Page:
Selling Your Business – An Overview of the Process

“I am grieving.  It’s a process – Dr. Ben Sobel (Billy Crystal) dialogue from the movie Analyze That

My previous blogs have addressed a few factors impacting your decision to sell your business.  They have covered points such as assembling the deal team, dealing with due diligence and avoiding seller’s remorse.  However, I am now in the middle of a handful of transactions and I realize the overall process itself is not well understood by owners.  What is the right sequence of events and how do I get started?  So, I thought I would provide a brief overview:

We are going to begin by assuming you have definitely decided to sell but you are unsure about how the process works. While not in perfect order, here is a sequenced overview of key steps:

  1. Start with a self-assessment of your business. What are the strengths and weaknesses and how desirable is this business in the hands (and minds) of others?  For example, if you are Picasso selling your painting business, a new owner may have some transition issues whereas this may not be a factor if you are selling a widget manufacturer.
  1. Understand what is your business worth?  Speak to a couple of investment bankers in your industry and see if their view of the world reconciles with yours and results in a value which you find acceptable.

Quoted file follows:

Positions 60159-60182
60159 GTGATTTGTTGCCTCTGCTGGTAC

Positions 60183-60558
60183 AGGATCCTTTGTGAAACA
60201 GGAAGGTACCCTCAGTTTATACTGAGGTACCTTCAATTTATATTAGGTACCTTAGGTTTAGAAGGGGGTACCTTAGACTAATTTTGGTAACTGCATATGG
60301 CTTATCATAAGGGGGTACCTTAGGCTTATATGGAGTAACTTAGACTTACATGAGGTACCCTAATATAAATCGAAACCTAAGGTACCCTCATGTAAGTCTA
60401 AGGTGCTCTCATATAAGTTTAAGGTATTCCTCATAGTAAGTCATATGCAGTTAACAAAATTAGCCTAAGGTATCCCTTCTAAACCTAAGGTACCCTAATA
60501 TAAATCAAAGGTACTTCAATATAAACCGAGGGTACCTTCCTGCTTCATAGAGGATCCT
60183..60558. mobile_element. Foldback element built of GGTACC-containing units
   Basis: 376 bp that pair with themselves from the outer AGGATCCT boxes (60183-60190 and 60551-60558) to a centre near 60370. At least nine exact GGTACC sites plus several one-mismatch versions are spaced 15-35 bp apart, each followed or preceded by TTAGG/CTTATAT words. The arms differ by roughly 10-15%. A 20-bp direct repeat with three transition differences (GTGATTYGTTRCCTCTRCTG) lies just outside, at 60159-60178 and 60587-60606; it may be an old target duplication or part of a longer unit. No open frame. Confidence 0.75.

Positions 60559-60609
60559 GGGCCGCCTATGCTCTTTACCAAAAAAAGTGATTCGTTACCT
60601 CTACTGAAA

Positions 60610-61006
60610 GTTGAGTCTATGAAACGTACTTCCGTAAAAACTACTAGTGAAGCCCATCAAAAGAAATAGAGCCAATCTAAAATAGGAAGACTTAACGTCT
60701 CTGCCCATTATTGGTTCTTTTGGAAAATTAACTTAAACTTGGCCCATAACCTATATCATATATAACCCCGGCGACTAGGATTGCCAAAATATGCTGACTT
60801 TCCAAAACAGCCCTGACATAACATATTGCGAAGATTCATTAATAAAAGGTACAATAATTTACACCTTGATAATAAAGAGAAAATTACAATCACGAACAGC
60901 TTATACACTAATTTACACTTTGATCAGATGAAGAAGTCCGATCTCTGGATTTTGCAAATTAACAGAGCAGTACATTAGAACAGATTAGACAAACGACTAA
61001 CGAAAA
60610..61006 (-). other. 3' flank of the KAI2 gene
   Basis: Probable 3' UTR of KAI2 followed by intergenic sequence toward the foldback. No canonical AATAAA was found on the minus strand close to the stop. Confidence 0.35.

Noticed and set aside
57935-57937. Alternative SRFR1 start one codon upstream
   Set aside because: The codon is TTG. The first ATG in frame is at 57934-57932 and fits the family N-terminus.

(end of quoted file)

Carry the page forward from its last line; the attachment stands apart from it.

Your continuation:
1. Assemble your deal team.  You should find an Investment Banker (IB) who understands your industry or is familiar with transactions of your size. You have to be comfortable with the personal chemistry – you will be spending a great deal of time together.  A good transaction lawyer and CPA are also important team members.
  1. Determine how you will make the decision on a transaction.  Have a good understanding of your acceptable price and terms; is an earn – out acceptable?  If there is more than one owner, how will the decision process work?
  1. Work with your IB and team to prepare an Offering Memorandum (OM).  It should clearly convey the positive aspects of your Company in a truthful manner.
  1. What do you want to look like after the deal?  If you want the best price and are less concerned about keeping the “legacy alive” you may want to consider a strategic buyer; a financial buyer is a better choice if you want the team and your business to continue and grow. This feedback will give the IB some direction.
  1. The IB then goes to work to identify buyers and obtain a solid letter(s) of intent (LOI).  A good LOI, which is basically non-binding, lays out all the key terms, provides for confidentiality and exclusivity and then allows the buyer to perform due diligence. Hopefully, there is more than one interested party.
  1. The deal team works to finalize the Purchase Agreement as the buyer completes any due diligence.  Make sure you understand the economics, tax consequences and timing of the closing.

Hopefully, in advance of starting this process, you have spoken to an estate planner, tax advisor and investment advisor to make sure your proceeds will be realized in the most tax efficient manner possible.  With some basic knowledge, you can manage a successful transaction process. And yes; it is a process. Good luck!

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